Unspoken menace stalks almost every chapter of this book. A modern day version of Oliver Twist, it tells the story of brothers Emmanuel and Prince Anatole and deals with the very contemporary issues of child immigration, gun crime and street survival. The brothers find their secure lives suddenly dislocated when violence threatens their African homeland.
Their father, who is clearly well respected in his community, decides, without giving them any reason, to send the boys to safety with their Uncle in England. So begins a terrifying fight for survival, alone, often hungry, in a semi-derelict house in which their Uncle grows strange plants. For some time, Emmanuel, who was charged by their father to look after Prince, is successful both at not being noticed and knowing whom to be extra nice to. Then, one fateful day, a chance comment from Prince sets a terrifying chain of events in motion.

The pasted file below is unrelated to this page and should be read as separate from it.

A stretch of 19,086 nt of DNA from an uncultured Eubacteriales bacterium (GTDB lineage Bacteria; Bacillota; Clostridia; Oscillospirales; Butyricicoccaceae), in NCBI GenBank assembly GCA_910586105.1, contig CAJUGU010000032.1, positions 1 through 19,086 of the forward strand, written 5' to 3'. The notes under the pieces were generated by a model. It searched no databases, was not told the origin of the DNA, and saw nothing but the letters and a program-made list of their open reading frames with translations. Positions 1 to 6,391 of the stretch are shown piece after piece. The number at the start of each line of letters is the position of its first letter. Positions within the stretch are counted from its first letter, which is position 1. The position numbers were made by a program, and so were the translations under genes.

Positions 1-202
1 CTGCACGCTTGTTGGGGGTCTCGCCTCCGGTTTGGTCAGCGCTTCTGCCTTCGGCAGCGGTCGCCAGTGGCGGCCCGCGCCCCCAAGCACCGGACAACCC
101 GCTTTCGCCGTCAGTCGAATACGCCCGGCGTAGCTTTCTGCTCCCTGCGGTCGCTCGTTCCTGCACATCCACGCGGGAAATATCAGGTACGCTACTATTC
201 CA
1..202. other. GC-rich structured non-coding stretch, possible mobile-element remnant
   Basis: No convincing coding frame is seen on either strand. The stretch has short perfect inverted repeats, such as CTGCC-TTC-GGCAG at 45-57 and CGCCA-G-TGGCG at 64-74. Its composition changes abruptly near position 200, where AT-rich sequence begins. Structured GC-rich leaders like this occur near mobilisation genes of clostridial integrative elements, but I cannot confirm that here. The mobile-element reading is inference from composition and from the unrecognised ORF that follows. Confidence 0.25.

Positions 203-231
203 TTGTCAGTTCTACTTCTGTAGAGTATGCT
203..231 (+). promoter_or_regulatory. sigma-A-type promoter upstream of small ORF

The sophistication of the narrative, and the skill with which violence and menace are insinuated but rarely explicated, makes this book suitable for a wide range of readers. Although aimed at 8 – 12 year old boys, it would be enjoyed by older readers and it would also read very well aloud. Challenging questions are prompted in the reader’s mind, about honesty, integrity, loyalty, freedom and bonds of family and friendship. Avery demonstrates a clear, sympathetic understanding of children’s social hierarchies, the adrenalin rush of committing a successful crime, and the human need to belong, even when the only choice left is belonging to a criminal gang. Or is it the only choice left?
The story ends with hope for Emmanuel and Prince as they find the peace and stability that their badly broken lives crave. Too Much Trouble won the 2010 Frances Lincoln Diverse Voices Award – it’s hard to believe that such a gripping novel is Avery’s first. I can’t wait for the next.